Articles by Mark Lowenstein
As of mid-2015, in my view, we have an upside down industry structure. In wireless, there is almost too much competition. Margins at Verizon Wireless and AT&T are shrinking. Sprint is unprofitable and continues to struggle. T-Mobile has been successful in taking share and setting the tone of the industry to take share, flirting with profitability from one quarter to the next.
Over the past couple of weeks, we've witnessed two deals in the ever-consolidating communications and media industries: Verizon-AOL, and Charter acquiring TWC and Bright House Networks. The broadband business now looks like the wireless business, with Comcast and Charter owning some 60 percent of the market and four (rather than two) players splitting most of the remaining 40 percent. I think this is a good opportunity to take a closer look at Verizon, and what might be next for the company.
We don't need another MVNO offering a minor variation of the current model. There is a dizzying array of options out there already between four national 4G operators, plus nearly ten substantial MVNOs/sub-brands (Virgin, Boost, Cricket, MetroPCS, StraightTalk, etc.). Google's proposition at this point, based on what it has said publicly, looks to me like the Apple TV of MVNOs: a viable entry into a crowded field lacking the compelling value proposition that characterizes so many of its other products. Here are seven ways that I think Google could make its MVNO better.
My view is that the AWS-3 auction results will lead to some pretty important changes in the makeup of the wireless industry.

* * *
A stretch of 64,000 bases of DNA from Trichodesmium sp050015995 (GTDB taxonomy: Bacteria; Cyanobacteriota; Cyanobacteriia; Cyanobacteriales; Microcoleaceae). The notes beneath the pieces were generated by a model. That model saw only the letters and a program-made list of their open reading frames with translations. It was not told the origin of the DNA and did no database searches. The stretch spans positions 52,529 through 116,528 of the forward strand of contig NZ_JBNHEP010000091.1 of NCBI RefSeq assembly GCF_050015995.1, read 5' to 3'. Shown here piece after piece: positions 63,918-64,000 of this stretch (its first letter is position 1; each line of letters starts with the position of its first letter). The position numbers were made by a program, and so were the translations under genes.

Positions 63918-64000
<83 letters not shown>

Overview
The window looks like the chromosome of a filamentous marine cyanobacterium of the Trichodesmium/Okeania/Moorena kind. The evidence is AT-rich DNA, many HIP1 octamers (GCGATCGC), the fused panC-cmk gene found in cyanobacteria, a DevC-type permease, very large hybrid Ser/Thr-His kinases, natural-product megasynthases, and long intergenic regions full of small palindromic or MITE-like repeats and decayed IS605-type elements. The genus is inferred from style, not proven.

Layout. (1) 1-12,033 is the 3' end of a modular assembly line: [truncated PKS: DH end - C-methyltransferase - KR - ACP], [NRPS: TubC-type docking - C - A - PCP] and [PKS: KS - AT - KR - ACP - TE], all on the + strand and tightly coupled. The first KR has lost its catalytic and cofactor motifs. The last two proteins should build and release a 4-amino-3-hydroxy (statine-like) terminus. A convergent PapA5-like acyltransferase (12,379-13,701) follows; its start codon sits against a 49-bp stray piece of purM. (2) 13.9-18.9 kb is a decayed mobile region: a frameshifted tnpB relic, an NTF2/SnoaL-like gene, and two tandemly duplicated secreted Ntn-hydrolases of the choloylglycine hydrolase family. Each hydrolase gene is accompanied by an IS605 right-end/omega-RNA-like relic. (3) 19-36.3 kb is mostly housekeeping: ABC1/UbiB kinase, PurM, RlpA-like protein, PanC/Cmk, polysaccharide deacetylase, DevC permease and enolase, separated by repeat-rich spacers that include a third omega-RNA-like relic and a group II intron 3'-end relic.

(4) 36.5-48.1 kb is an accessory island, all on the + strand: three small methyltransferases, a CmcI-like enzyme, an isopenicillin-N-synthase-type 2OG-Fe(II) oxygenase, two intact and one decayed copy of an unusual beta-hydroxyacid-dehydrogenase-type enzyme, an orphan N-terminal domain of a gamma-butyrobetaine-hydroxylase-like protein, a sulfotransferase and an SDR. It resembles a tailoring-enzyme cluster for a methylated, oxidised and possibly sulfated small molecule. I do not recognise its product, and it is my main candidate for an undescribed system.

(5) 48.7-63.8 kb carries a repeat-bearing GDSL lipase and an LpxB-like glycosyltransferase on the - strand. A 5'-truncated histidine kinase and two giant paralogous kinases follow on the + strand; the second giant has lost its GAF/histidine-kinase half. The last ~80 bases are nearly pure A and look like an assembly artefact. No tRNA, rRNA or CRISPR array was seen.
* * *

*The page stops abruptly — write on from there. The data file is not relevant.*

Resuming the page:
On the eve of CES and as we usher in 2015, I'd like look at some industry sectors where I think mobile could have a greater impact. First though, some context around the concept of 'disrupt': In my view, there are three "types" of impact that mobile has had on business.
When I think of the many aspects of our daily lives that mobile has helped to improve or simplify--navigation, finding a restaurant, comparison shopping, fitness tracking, all manner of personal information management--the grocery shopping experience is one that has been virtually untouched by mobile.
At the time of this writing, the AWS-3 auction has passed the $30 billion mark, with weeks possibly still to go. We could be looking at a $40-$50 billion auction, which is 4-5x Wall Street's initial consensus expectations. And what are the government's plans for this money? From what I understand, about $7 billion is earmarked for the FirstNet public safety network, with the remainder going to the Department of the Treasury to help pay down the deficit. Yes, you read that right.
The recent developments in mobile payments are a classic example of a rising tide lifting all boats. As soon as Apple Pay became active, the curiosity factor drove more than 1 million iPhone users to launch their long-neglected Passbook app, download their credit card onto their device, and try out the service. Then, all of the sudden, CurrentC (the brand of Merchant Customer Exchange), and SoftCard (the brand of the AT&T/Verizon/T-Mobile JV), from whom we'd heard zilch in about a year, sprung to life. That you couldn't ring up your Huggies purchase at CVS with your iPhone became this week's #firstworldproblem.
There have been three broad themes to the FCC under Chairman Tom Wheeler, reinforced in his remarks at the recent CTIA trade show: more competition, more spectrum, and an open, non-discriminatory Internet. The significant items on the FCC docket that play into these themes--the pending AT&T-Direct TV and Comcast-TWC deals, the 600 MHz incentive auctions, and the ongoing discussions on network neutrality--show that the FCC has taken a lot on, and has had a lot thrown at it. An intransigent Congress and the upcoming mid-term elections are an additional wildcard that could impact how and how quickly these major items are addressed.